Adenosine kinase, glutamine synthetase and EAAT2 as gene therapy targets for temporal lobe epilepsy

Young D, Fong DM, Lawlor PA, Wu A, Mouravlev A, McRae M, Glass M, Dragunow M, During MJ.

Contributed by Sloka Iyengar

Gene Therapy September 2014 doi:10.1038/gt.2014.82

Objective – Anti-epileptic drugs (AEDs) manage seizures reasonably well, but they can be associated with refractoriness and side-effects. AEDs work via only a few known mechanisms, hence it is worthwhile putting in the effort to find additional targets for drug action. New drugs hold the promise of not only being more effective in stopping seizures, but also having fewer side effects. A novel target in the field of epilepsy is adenosine – a molecule that has anticonvulsant effects. The authors of a recent study investigated whether gene therapy targeting adenosine kinase (ADK) would be effective in an experimental model of seizures in rats. ADK is the enzyme that causes breakdown of adenosine; the thought being, blockade of the enzyme would allow more adenosine to be available for action

Results – The scientists first confirmed that the gene therapy approach did what it was meant to do – i.e. a substantial reduction in expression of ADK. Drugs used to simulate seizures in the lab are known as chemoconvulsants – one such drug is kainate. Using the gene therapy approach, the scientists found that rats with a reduction in ADK (and hence more adenosine) showed a reduction in seizures caused by kainate. Rats that experience kainate-induced seizures show a loss of neurons in a part of the hippocampus known as the hilus (as do people with epilepsy). Rats that had an increase in ADK showed that these neurons were protected.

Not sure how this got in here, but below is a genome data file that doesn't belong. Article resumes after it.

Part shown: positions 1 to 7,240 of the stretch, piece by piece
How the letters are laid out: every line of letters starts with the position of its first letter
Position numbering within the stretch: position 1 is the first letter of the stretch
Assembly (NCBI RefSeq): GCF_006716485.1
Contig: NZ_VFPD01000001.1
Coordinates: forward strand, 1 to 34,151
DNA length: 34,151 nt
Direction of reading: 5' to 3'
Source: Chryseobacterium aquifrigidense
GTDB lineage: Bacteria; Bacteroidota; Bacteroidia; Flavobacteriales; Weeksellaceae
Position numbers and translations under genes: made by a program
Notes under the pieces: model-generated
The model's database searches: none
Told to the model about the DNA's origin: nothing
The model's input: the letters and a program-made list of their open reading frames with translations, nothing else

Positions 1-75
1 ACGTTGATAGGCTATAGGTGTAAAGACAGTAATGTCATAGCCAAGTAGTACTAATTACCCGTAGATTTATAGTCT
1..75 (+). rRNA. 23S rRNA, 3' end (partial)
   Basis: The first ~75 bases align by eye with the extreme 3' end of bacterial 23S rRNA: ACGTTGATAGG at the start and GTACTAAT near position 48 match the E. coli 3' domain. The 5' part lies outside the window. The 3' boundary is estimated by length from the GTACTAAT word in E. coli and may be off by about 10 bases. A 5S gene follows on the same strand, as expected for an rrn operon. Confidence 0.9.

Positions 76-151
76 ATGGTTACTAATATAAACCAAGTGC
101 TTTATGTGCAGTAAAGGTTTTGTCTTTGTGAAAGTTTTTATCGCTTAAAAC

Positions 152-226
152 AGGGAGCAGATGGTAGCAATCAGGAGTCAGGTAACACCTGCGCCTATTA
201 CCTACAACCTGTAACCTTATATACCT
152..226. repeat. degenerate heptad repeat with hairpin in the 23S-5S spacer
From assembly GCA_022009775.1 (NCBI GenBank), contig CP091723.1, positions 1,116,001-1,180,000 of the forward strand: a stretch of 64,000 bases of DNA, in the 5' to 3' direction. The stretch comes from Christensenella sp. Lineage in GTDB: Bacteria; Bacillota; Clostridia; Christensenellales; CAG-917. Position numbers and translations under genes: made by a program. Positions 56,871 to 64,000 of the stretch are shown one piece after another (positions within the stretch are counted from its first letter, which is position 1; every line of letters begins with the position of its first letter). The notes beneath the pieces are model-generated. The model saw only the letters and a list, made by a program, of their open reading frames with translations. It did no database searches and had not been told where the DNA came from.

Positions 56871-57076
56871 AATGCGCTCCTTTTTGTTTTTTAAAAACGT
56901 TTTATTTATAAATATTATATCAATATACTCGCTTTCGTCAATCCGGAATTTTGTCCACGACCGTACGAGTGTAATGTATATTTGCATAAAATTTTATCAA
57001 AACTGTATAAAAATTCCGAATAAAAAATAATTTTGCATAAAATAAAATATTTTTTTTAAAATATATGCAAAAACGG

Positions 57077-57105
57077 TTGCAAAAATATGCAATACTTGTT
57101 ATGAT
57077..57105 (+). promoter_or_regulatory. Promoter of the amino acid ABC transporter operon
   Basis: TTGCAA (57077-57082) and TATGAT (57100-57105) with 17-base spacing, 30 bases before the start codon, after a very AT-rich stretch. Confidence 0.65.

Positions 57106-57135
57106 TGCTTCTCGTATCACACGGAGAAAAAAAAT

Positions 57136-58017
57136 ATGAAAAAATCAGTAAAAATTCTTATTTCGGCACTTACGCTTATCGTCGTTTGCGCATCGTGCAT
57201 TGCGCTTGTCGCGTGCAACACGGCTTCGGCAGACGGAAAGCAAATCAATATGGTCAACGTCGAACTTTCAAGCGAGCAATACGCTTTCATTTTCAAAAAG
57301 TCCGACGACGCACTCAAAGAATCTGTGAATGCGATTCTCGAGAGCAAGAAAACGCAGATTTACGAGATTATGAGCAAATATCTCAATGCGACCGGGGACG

Interpretation – This preclinical study has possible implications for discovery of newer AEDs. Gene therapy could be of special importance in a chronic disorder like epilepsy because of the potential to provide long-term beneficial effects with minimal side-effects. This study shows preliminary evidence that gene therapy targeting of adenosine may be beneficial in epilepsy.

Summary for specialists